The paper "Thinking About Consciousness by Papineau" is a worthy example of a philosophy book review. In the book, Papineau tries to explain the existence of subjective consciousness in the physical world. He is the materialist in his explanations and believes that we should embrace materialism, as a result. He believes that consciousness is major as a result of material interactions. Papineau believes that physical behavior is a result of the interaction between a conscious state and a physical state. For example, if one feels thirsty, the thirst is considered the conscious state and the neuronal firing the physical state that together causes the individual to get a beer.
I agree with his view that many effects attributed to consciousness have physical causes. According to Gertler, B. & Shapiro, L. (2007), the assertion on overdetermination may be misleading. This implies that even if one cause were absent, the effect would still have occurred. This is wrong because, neither the physical state nor the conscious state can independently cause an effect. Both states work hand in hand to yield the desired effect.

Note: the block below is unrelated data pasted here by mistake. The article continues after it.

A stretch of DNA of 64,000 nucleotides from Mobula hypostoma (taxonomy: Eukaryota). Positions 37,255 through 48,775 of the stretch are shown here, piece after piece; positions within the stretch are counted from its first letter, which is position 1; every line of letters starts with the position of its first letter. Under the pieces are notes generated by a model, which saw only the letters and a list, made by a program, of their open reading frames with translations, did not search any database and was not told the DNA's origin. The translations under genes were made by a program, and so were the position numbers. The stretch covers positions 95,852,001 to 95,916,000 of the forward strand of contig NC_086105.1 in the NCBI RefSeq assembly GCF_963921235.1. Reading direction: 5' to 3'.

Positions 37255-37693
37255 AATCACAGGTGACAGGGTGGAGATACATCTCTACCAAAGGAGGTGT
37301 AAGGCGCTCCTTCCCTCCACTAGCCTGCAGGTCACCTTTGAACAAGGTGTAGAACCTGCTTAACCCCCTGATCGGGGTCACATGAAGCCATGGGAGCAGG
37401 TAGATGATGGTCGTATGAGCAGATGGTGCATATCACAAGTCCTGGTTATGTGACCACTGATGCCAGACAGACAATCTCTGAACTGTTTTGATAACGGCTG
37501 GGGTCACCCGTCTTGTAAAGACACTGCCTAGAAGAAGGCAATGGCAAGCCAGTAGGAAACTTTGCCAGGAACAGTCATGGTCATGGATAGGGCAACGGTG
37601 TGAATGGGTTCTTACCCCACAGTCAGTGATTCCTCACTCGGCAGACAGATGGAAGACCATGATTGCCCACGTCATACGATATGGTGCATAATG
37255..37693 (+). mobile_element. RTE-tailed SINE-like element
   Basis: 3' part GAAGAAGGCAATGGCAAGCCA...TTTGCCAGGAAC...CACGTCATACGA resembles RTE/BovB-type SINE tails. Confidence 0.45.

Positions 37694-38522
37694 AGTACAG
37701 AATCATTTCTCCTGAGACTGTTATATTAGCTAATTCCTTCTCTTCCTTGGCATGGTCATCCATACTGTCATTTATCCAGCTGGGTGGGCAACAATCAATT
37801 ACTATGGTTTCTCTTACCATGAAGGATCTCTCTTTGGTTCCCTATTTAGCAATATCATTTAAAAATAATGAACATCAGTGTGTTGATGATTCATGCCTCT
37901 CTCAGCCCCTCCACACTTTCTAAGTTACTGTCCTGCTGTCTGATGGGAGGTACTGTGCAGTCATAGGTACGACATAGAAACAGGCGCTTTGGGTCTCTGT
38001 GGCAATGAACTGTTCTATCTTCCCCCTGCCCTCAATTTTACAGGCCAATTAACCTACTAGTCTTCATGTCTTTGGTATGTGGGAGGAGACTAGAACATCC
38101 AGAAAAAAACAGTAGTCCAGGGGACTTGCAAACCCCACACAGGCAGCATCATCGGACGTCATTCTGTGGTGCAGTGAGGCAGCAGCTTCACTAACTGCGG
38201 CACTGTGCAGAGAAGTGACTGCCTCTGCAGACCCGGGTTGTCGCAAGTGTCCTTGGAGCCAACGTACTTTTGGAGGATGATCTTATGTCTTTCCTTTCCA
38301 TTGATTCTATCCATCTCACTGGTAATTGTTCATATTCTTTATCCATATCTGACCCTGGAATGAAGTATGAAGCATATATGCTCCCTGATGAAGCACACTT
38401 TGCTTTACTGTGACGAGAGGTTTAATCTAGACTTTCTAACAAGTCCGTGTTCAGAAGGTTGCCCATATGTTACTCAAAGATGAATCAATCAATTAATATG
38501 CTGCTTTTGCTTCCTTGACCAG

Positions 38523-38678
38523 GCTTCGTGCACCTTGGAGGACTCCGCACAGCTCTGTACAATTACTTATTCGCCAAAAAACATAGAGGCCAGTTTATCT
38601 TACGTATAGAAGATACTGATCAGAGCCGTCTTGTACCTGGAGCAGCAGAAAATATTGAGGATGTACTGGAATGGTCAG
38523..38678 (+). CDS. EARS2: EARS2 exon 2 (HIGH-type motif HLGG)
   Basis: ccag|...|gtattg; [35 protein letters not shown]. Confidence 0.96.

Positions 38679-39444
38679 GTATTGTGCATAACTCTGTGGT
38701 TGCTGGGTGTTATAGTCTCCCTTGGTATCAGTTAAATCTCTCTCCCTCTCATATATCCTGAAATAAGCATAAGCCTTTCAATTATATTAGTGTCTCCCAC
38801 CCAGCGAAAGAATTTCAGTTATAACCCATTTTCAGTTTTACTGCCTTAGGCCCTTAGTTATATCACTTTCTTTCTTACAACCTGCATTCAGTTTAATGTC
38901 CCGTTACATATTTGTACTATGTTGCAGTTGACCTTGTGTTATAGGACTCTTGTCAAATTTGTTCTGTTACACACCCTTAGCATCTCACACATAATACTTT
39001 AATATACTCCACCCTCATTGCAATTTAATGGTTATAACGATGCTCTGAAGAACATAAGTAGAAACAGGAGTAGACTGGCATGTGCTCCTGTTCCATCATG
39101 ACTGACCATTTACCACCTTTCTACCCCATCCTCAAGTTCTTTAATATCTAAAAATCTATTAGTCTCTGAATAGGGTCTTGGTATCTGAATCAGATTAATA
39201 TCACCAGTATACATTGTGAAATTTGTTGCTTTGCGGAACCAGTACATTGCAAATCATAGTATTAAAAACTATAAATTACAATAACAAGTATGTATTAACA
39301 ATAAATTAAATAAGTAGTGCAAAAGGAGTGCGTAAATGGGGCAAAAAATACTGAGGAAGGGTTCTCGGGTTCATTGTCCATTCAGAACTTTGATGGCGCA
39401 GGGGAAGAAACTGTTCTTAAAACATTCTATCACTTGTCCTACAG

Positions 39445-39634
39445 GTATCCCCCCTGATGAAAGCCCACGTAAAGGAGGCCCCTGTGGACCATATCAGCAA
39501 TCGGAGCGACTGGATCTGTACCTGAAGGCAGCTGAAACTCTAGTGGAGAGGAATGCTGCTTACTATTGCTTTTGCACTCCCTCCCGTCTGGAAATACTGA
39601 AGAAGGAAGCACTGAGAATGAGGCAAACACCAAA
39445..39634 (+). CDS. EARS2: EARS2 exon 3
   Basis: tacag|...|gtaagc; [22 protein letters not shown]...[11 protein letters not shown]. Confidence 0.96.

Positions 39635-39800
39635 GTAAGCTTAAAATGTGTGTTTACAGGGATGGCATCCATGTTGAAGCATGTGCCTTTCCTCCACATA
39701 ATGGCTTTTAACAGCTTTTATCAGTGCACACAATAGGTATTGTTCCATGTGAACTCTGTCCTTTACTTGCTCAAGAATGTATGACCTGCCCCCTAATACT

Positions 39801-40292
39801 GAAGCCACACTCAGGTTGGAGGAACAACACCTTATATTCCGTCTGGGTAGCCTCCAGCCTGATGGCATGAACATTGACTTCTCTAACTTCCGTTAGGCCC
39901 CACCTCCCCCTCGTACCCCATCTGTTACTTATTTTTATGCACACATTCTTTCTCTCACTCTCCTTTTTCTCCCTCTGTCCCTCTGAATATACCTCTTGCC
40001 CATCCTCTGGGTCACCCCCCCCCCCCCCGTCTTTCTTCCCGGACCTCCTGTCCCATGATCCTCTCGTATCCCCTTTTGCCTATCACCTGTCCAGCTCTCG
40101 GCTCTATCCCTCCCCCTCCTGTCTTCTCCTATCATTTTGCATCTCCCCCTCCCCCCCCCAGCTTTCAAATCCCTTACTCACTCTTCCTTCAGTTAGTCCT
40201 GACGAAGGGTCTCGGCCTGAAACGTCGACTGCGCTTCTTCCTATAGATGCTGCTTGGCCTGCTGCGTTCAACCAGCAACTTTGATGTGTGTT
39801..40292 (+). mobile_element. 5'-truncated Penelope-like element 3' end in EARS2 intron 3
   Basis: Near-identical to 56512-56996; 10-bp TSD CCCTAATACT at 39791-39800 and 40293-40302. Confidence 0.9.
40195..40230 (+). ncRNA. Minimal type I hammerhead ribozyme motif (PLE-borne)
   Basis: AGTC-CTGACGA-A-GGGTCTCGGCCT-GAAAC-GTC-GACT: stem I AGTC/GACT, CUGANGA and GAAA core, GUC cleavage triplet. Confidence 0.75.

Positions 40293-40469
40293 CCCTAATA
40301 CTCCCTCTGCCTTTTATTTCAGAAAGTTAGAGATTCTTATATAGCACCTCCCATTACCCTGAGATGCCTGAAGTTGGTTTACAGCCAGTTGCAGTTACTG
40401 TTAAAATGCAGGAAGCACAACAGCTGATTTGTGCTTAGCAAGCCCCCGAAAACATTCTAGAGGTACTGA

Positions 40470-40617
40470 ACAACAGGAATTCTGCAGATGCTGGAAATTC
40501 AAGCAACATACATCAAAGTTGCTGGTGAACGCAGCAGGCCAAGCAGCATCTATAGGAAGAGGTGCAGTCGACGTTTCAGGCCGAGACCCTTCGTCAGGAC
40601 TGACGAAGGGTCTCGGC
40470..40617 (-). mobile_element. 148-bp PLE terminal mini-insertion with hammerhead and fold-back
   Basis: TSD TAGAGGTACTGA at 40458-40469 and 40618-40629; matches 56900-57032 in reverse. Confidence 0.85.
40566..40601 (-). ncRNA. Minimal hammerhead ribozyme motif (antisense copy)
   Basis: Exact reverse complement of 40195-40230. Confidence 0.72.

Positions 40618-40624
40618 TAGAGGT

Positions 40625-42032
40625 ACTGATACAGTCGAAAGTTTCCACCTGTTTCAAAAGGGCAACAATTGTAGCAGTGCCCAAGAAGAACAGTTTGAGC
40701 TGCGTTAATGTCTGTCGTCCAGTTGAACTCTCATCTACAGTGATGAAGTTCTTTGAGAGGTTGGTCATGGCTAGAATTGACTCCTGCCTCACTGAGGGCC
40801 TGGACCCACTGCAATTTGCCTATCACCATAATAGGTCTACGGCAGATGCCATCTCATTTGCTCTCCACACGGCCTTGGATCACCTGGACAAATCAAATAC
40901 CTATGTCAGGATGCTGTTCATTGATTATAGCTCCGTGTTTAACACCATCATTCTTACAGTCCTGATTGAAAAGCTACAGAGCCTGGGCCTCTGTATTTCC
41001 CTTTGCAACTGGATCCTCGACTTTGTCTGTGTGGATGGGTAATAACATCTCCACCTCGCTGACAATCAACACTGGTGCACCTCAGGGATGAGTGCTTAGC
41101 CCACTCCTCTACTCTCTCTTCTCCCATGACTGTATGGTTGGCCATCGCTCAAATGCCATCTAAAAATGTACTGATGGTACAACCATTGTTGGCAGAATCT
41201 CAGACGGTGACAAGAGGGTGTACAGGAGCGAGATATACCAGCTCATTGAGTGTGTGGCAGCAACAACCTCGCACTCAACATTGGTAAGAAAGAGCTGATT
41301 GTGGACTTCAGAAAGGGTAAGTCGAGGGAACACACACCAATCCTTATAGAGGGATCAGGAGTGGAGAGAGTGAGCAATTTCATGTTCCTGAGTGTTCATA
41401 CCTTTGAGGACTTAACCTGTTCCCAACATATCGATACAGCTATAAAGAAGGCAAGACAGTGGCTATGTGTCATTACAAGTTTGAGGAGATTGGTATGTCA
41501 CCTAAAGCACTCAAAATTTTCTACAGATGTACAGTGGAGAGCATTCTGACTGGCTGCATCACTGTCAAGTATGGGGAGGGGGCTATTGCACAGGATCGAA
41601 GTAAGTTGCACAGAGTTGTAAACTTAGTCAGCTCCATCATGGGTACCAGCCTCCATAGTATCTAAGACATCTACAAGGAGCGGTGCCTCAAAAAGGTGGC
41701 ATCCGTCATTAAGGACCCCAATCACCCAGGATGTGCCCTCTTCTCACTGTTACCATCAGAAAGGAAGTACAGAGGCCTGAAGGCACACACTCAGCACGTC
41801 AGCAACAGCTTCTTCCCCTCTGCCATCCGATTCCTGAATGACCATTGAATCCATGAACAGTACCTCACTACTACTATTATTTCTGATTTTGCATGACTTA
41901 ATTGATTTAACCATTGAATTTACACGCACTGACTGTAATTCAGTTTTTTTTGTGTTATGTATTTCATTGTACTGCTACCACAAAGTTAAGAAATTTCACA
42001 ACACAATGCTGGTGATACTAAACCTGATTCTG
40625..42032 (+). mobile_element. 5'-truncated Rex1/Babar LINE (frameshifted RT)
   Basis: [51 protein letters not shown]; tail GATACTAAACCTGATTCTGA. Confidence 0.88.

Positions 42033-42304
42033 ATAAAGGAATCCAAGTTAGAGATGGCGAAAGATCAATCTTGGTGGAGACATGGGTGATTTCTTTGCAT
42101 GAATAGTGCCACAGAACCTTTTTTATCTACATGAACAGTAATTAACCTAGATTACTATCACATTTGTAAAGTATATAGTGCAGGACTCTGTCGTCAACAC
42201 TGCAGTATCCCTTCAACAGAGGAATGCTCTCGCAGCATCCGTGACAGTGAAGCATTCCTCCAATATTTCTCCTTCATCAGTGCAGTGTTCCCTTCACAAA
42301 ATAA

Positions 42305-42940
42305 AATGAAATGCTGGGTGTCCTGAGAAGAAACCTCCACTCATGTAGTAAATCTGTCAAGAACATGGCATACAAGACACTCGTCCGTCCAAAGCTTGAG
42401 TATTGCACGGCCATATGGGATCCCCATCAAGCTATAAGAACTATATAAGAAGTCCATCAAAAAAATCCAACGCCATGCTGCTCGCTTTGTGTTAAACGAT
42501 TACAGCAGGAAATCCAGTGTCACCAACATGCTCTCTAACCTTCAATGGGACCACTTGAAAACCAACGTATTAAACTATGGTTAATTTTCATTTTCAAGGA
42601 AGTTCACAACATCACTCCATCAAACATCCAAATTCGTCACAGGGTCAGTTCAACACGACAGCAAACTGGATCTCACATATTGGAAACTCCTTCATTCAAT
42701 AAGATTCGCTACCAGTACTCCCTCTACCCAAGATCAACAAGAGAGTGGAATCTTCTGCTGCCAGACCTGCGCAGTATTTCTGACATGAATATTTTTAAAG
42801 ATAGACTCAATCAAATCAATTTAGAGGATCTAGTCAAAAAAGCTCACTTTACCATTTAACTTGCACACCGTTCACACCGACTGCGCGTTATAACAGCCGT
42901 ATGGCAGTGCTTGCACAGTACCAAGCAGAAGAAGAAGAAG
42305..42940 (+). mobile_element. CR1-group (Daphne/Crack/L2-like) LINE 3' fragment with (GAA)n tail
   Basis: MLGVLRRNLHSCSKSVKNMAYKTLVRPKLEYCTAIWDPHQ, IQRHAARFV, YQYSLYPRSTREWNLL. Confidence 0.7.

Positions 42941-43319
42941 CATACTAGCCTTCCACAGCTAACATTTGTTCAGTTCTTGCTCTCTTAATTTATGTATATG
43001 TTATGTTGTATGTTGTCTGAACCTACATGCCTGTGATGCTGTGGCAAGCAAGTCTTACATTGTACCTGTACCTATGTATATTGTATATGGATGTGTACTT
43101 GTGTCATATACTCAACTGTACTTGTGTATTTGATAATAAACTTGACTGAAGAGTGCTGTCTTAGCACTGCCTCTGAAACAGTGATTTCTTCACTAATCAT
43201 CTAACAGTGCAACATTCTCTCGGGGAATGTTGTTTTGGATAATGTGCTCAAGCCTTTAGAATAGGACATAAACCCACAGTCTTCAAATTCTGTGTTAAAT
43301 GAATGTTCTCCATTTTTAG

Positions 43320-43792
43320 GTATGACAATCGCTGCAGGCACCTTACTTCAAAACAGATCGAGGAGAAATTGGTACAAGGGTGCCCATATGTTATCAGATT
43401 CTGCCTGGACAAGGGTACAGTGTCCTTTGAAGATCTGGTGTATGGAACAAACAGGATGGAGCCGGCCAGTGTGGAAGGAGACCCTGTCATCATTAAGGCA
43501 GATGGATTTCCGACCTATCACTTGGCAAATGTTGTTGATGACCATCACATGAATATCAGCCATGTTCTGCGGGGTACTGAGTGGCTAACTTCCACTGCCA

Papineau is clearly mistaken when he argues that counterfactual implications are mistaken. It is logical to think that the conscious state that is the thirst acts as the major initiator of the physical state of neuronal firing Gertler, B. & Shapiro, L. (2007), On the other hand, it is not logical to think that the neurons could have fired on their own without the thirst. The neurons cannot fire without any apparent reason. Finally, Papineau denies the mind-brain interaction epiphenomenalism that suggests that only the brain can cause effects on the mind and not vice versa.
This view suggests that consciousness is relevant is leading to various effects, a view I agree with. This is because; the experience that constitutes the physical cause plays a big role in determining various effects. Conclusion The book helps in the understanding of consciousness. Papineau believes that conscious states are material states, therefore, supporting that they must be part of the physical world. The book examines some of the challenges met when trying to understand consciousness and then tries to shed light on them in the sense that consciousness exists due to physical properties.
ReferencesGertler, B. & Shapiro, L. (2007). 11, the case for materialism. In Arguing about the mind (pp. 125-132). New York: Routledge.